Which is to say, Go would have to materialize a value and then add it to the map. As a subtle issue, the working version makes it clear when m["nosuchkey"] actually exists. This also makes it explicit that the method call isn't manipulating the value that is in the map.

(My original entry was sparked by a Dave Cheney pop quiz involving the type of a function return, so I was thinking more about function return values than other sorts of values.)

PS: I think this lack of map value addressability means that there's no way today in Go to directly modify a map value or its fields. Instead you must copy the map value into a temporary, manipulate the temporary, and then put it back in the map. This is probably a feature.

GoAddressableValuesII written at 23:33:18; Add Comment


Making a Go program build with Go modules can be not a small change

In theory, at some point in the future Go will stop supporting the traditional GOPATH mode. When this happens, if you want to still build old Go programs that you have sitting around in checked out version control repositories, you will need to modularize them. Once upon a time, I thought that this would be as simple as going to the root of your copy of the repo, then running 'go mod init ...' and 'go mod tidy'. Unfortunately, life is not this simple and there can be at least two complications.

The first complication is moved and renamed repositories for modules, if the moved module has a go.mod that declares its new name. For example what is now github.com/hexops/vecty was once github.com/gopherjs/vecty. In a non-modular Go build, you can still import it under the old path and it will work. However, the moment you attempt to modularize the program, 'go mod tidy' will complain and stop:

github.com/gopherjs/vecty: github.com/gopherjs/vecty@v0.6.0: parsing go.mod:
module declares its path as: github.com/hexops/vecty
        but was required as: github.com/gopherjs/vecty

In theory you may be able to get this to work with a go.mod replace directive. In practice my attempts to do this resulted in 'go mod tidy' errors about:

go: github.com/hexops/vecty@v0.6.0 used for two different module paths (github.com/gopherjs/vecty and github.com/hexops/vecty)

(You also need to get the version number or other version identifier of the moved repository.)

The general fix is to edit every import of packages from the module to use the new location. Then you can run 'go mod tidy' without it complaining.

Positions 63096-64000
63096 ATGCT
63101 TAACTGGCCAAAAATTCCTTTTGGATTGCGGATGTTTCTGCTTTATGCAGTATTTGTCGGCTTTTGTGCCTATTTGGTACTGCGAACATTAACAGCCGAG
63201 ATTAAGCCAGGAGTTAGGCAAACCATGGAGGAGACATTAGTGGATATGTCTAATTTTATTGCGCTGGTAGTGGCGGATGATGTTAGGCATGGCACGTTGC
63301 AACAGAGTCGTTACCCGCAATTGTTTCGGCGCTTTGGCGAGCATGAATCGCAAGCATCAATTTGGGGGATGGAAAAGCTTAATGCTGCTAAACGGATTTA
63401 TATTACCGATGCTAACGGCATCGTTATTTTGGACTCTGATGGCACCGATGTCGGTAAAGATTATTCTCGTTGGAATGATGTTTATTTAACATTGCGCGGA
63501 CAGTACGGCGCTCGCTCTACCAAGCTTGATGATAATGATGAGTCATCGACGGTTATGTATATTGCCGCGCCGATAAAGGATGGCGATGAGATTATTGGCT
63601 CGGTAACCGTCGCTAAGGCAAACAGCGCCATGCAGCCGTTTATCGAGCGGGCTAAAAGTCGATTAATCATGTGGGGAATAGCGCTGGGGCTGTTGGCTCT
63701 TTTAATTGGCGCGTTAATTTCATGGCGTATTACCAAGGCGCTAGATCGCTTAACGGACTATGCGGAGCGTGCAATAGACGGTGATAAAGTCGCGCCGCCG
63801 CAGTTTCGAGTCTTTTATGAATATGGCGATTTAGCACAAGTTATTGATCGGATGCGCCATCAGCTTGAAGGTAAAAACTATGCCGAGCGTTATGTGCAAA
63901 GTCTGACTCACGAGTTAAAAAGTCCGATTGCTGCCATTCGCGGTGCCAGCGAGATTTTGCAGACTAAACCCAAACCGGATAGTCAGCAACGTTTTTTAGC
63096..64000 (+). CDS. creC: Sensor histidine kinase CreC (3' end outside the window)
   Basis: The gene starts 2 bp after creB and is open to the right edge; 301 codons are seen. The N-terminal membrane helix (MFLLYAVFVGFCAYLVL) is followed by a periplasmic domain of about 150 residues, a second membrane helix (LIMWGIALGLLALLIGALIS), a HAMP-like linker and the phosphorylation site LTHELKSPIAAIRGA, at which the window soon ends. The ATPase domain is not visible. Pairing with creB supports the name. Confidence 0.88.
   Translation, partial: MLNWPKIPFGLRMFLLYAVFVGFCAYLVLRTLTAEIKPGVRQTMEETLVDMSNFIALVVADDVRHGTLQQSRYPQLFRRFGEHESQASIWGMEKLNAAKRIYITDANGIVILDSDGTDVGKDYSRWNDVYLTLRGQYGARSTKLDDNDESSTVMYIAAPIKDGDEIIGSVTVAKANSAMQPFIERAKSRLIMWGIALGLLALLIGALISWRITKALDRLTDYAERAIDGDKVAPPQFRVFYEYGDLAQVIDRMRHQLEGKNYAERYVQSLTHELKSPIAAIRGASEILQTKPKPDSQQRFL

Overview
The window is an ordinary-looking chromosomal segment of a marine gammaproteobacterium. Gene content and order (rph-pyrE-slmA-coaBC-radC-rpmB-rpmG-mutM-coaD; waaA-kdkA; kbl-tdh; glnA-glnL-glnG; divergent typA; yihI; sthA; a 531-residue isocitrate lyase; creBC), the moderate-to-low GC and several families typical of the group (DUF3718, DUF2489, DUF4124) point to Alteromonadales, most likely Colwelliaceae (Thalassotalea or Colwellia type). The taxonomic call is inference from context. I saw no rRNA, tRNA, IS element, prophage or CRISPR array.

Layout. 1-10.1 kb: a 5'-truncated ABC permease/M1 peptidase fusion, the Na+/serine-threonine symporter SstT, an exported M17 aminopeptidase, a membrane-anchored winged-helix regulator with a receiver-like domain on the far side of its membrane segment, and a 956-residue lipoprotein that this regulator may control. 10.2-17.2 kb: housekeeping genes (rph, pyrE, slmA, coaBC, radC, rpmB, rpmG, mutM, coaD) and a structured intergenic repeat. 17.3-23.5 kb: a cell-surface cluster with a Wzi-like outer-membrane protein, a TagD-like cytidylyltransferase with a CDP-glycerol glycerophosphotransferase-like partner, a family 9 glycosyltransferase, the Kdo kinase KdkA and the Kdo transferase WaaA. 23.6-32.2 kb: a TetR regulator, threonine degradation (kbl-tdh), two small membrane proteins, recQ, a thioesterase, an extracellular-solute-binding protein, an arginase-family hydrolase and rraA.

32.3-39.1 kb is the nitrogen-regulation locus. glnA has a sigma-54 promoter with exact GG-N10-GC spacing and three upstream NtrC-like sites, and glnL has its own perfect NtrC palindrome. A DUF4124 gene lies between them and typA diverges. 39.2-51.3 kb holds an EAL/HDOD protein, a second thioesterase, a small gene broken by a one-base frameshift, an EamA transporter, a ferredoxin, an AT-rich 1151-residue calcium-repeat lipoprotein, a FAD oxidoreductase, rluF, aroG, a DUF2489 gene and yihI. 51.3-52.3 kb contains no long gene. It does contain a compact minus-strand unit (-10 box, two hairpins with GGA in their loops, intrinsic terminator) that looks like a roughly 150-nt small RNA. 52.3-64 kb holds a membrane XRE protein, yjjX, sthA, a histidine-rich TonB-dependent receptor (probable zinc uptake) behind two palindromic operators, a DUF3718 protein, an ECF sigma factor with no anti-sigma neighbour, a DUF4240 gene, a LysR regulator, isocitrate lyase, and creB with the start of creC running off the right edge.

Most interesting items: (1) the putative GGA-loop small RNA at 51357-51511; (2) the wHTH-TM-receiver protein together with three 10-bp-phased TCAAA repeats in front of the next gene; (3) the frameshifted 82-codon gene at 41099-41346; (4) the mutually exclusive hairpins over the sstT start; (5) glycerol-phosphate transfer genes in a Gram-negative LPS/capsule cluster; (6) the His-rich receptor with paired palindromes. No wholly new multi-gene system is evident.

The second complication is modules that have moved to versions above v1, possibly very far past v1; for example, github.com/google/go-github is up to v37, and modularized at v18 (it doesn't even have a tagged v1). A GOPATH build of the program you're trying to modularize will use whatever version of the repository you have checked out, which may well be the current one, and the code will import it as a version without a version suffix (as 'github.com/google/go-github'). When you run 'go mod tidy', Go will attempt to find the most recent tag (or version of the repository) that doesn't have a go.mod file, and specify that version in your go.mod with a '+incompatible' tag. Depending on how far Go had to rewind, this may be a version of the package that is far older than the program expects.

(If a go.mod existed for a v1 version, I suspect that 'go mod tidy' will pick that in this case. But I haven't tried to test it, partly for lack of a suitable module to test against. With github.com/google/go-github, I get 'v17.0.0+incompatible', the last tagged version before it was modularized.)

Again the fix is to edit the program's source code to change every import of the package to use the proper versioned package. Instead of importing, say, 'github.com/google/go-github/github', you would import 'github.com/google/go-github/v37/github'.

Although I haven't tested it extensively, it appears that go-imports-rename can be used to make both sorts of changes. I successfully used it to automatically modify my test third party repository.

(There may be other tools to do this package import renaming, but this is the one I could find.)